I understand that Ballymore were aware of the likely extent of down valuations and the problems it would cause late last year as they held a number of meetings with advisers on the issue. By delaying our mortgage valuation from what they promised in writing they gave us a very short period to deal with a big financial shortfall.

Ballymore was aware of the valuation problem and it could be argued that by denying the access they promised in writing they contributed towards causing us to fail to complete.  If we had got the valulation in December 2008 we may have had time to deal with it.

Further to your request on the personal circumstances, I can confirm that we are unable to complete on Apartment xxxx.  We received our second notice to complete so have to complete by 6th April or risk losing our deposit and face being sued.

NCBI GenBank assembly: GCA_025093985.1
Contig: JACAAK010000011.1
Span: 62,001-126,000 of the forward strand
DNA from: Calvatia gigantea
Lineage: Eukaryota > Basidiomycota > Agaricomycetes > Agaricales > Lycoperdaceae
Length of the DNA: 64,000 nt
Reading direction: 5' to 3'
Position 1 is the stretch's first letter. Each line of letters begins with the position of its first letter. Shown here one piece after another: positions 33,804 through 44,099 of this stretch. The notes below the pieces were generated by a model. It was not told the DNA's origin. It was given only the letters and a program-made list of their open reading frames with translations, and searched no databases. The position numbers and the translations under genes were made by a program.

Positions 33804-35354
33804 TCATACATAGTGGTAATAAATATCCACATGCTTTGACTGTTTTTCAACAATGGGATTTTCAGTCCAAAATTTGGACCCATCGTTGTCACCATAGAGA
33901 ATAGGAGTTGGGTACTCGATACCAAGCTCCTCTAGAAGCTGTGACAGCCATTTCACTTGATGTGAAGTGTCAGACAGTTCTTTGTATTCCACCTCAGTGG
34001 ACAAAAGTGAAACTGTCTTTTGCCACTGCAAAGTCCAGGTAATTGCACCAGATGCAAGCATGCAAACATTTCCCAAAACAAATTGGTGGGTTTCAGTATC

I am also FSA registered so would lose my ability to work in my profession if I was sued and made bankrupt.  We are about £30k short having faced a down valuation of £126k and increased gearing on our mortgage offer.  We have maintained a mortgage offer throughout the purchase period with gearing falling from 90:10 to 75:25.

Interestingly, Colleys valued the property at purchase price for our mortgage offer dated 16th April 2008 but by Feb 2009 they valued it down 20%.. This would not reflect the stats for 10 months of price change.

I have repeatedly asked the conveyancing solicitor to make an offer of approx 95% of purchase price to Ballymore.  He is insisting there is no value in doing this as Ballymore are rejecting all offers.

I am unable to complete on my purchase, however I recently found a buyer for my apartment, albeit at a 25% loss. This for me is a much better scenario than being sued for the full purchase price of the property. However Ballymore are blocking the sale. I do not know what else to do.




That’s it for tonight.

Always… fighting for what I believe in…